Apple CEO Tim Cook argues that education is the “great equalizer” for Americans wanting a better future.
“Today, too many kids are denied access to a quality education in pursuit of their American dream due to the ZIP code they live in,” he said in a speech on Monday in Montgomery, Ala.
Cook’s public appearance marked the first time he discussed in detail how Apple would contribute to an initiative led by President Obama to provide 99% of all students with high-speed Internet access. Not surprisingly, Cook’s plan includes giving away a lot of Apple electronics.
In January, Apple pledged $100 million to help disadvantaged students as part of President Obama’s plan, known as ConnectED. But the tech giant provided scant information about how exactly it would participate.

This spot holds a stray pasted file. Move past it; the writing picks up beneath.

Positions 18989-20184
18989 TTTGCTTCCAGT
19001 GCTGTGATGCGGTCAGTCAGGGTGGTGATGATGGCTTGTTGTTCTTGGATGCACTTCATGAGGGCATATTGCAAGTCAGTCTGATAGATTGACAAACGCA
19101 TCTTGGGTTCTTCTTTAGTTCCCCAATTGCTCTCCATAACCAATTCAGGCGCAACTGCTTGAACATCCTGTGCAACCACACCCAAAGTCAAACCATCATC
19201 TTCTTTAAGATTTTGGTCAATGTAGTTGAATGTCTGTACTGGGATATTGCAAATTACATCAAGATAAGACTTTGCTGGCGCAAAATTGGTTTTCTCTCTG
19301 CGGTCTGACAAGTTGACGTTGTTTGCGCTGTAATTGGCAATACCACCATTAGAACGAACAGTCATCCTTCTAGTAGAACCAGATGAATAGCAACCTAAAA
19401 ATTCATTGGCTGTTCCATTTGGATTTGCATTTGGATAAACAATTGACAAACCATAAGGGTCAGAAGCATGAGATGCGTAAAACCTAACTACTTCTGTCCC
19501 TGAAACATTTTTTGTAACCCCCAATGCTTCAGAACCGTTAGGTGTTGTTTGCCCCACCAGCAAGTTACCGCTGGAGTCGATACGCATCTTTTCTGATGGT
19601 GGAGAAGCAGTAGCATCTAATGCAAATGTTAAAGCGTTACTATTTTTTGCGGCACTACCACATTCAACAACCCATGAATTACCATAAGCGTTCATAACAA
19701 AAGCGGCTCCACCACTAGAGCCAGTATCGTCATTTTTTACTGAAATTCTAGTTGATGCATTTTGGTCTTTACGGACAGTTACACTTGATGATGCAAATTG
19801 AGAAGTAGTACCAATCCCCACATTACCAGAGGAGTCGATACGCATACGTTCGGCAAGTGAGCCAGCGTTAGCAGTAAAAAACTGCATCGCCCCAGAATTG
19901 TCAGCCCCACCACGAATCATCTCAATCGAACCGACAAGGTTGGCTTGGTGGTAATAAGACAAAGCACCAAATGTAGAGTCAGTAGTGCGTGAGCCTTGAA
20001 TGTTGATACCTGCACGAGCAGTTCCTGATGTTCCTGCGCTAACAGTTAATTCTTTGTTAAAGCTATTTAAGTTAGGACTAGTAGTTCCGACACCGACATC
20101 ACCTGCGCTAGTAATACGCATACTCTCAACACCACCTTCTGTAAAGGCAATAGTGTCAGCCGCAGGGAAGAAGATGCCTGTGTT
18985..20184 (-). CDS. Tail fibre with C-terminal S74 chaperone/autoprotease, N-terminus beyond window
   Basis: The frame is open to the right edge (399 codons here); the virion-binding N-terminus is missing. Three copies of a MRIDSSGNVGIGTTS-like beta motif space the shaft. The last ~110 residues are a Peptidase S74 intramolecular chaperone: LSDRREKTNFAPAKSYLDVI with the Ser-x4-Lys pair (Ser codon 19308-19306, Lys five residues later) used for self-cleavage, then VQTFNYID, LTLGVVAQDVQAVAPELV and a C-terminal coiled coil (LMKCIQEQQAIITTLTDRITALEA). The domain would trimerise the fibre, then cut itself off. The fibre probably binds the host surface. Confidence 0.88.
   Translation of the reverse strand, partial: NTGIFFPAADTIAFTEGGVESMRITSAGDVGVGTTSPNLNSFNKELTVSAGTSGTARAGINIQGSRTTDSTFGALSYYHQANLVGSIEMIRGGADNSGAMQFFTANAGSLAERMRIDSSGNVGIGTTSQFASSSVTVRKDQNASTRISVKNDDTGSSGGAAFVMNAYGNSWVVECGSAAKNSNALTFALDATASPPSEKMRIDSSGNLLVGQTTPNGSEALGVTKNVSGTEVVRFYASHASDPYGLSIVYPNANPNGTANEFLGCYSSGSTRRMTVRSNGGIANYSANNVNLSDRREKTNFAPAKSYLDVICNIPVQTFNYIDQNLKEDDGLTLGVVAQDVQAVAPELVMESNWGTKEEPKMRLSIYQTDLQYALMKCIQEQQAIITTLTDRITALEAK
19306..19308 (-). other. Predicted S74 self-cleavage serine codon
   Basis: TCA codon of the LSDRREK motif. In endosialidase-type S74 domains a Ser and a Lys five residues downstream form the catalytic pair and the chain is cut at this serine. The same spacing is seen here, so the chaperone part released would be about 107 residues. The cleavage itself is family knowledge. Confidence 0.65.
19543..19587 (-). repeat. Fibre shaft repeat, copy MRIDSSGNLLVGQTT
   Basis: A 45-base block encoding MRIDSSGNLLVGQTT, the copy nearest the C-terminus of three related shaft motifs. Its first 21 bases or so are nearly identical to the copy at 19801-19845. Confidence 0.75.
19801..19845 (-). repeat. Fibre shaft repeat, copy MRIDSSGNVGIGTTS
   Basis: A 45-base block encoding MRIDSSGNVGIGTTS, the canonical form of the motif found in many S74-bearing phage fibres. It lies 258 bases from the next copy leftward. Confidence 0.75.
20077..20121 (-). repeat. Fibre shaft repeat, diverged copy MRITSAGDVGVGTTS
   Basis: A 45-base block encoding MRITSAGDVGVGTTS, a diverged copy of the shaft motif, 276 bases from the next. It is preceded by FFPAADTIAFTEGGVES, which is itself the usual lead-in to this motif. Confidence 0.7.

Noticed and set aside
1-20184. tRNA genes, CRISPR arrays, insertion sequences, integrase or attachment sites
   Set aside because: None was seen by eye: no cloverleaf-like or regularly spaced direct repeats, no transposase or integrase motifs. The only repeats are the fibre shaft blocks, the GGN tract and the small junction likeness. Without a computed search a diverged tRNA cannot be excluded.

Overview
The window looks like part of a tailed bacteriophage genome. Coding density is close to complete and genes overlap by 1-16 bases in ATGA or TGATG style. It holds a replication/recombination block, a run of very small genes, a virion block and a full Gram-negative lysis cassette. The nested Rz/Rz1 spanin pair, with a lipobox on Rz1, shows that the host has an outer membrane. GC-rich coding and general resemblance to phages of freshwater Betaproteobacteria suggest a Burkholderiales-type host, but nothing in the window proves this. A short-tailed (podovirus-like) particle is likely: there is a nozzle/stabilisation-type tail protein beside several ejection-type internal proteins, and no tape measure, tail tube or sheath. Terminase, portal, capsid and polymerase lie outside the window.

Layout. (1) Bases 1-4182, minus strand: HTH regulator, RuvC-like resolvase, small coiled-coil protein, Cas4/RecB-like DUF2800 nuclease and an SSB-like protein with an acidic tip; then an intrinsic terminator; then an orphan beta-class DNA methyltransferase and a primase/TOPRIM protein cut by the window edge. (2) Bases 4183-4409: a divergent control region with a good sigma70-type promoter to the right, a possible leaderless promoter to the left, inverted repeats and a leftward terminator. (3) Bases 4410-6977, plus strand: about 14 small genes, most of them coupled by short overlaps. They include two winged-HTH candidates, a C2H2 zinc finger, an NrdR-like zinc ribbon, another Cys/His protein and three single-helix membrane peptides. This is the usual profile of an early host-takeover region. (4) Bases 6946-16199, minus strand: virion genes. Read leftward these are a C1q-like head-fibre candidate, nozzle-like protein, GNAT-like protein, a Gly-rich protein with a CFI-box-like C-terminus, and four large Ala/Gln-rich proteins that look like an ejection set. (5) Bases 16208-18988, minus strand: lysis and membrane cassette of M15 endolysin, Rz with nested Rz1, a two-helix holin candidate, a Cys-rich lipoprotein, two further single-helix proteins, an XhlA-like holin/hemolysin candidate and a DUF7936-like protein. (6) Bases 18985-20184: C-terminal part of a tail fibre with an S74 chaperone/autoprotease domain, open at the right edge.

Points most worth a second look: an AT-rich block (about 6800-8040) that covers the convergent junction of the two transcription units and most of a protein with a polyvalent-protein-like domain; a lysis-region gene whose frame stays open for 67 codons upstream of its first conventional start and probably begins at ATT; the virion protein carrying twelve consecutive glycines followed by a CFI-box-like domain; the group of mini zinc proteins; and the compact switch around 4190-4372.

As Cook said on Monday, Apple will help 114 schools across 29 U.S. states, largely populated with students of Hispanic, Black, Native America, Alaskan Native or Asian descent. Every student will receive an iPad while all teachers will get an iPad and Mac computer.
Additionally, Apple (AAPL) will equip classrooms with an Apple TV device, which streams online content to television screens. Meanwhile, employees from Apple’s employees and external partners will help the schools use the new devices and help develop academic courses that incorporate them.
Silicon Valley companies have faced criticism recently for their lack of civic engagement and charitable giving, despite their huge profits. Some tech companies are trying to ramp up their community outreach efforts or make them more public.
For Cook, the speech appears to hold special meaning. The 53-year-old CEO grew up in Robertsdale, Ala. His father Donald worked in the shipyards; his mother Geraldine was a stay-at-home mom. In 1982, Cook graduated from Auburn University with an industrial engineering degree.
“It was education that allowed me to stand on the shoulders [of giants] and dream big,” Cook said. “And with dreaming big, combined with hard work, anything became possible.”